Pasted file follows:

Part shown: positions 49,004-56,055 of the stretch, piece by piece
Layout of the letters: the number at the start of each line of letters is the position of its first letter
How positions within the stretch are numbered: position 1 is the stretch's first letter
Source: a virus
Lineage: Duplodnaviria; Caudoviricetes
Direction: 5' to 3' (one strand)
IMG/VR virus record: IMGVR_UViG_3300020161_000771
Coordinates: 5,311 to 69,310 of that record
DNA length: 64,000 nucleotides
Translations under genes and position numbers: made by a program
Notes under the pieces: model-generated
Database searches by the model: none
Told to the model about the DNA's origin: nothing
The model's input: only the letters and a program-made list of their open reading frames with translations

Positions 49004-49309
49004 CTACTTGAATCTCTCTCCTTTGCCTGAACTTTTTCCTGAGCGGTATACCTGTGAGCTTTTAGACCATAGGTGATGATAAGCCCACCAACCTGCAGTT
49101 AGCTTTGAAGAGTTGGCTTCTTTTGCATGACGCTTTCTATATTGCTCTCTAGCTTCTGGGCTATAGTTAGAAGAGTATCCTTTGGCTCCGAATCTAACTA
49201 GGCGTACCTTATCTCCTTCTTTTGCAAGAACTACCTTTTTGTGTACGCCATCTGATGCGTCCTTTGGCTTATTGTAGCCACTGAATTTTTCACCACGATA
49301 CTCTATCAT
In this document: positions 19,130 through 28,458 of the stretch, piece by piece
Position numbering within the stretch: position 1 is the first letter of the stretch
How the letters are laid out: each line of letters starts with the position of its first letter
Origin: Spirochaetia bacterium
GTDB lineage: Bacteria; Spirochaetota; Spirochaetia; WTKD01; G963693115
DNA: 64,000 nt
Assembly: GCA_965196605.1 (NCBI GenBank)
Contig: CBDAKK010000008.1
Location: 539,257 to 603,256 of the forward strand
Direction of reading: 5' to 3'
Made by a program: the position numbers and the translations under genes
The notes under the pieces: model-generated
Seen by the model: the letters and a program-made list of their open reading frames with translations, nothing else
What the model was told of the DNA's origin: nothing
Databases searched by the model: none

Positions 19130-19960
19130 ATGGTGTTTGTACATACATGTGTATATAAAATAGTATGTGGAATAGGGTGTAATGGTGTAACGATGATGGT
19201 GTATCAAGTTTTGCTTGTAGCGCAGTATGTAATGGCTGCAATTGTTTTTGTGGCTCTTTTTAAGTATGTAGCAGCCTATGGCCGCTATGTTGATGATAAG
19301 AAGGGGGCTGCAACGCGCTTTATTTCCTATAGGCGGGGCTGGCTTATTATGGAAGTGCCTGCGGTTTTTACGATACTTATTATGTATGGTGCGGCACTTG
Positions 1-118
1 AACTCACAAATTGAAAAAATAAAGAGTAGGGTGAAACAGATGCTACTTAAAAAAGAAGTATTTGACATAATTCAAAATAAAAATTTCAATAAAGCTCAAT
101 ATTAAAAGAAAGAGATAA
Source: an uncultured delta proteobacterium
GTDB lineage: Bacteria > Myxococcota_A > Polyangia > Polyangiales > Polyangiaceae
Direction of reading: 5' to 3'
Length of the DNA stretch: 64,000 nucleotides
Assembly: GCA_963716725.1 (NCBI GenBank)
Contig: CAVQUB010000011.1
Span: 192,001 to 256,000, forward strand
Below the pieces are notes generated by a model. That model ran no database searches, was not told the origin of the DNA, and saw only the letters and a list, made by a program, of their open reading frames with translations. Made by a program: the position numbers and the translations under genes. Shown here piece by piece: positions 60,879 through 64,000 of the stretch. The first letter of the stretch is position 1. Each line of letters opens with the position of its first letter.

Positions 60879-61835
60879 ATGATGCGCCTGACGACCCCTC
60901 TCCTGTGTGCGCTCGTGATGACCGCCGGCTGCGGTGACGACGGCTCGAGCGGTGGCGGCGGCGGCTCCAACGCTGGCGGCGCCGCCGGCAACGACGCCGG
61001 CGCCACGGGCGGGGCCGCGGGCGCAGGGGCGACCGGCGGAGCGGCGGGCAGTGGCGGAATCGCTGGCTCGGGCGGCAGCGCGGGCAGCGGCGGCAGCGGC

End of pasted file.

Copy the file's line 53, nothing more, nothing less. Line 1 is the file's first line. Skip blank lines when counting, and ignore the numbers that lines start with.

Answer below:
61001 CGCCACGGGCGGGGCCGCGGGCGCAGGGGCGACCGGCGGAGCGGCGGGCAGTGGCGGAATCGCTGGCTCGGGCGGCAGCGCGGGCAGCGGCGGCAGCGGC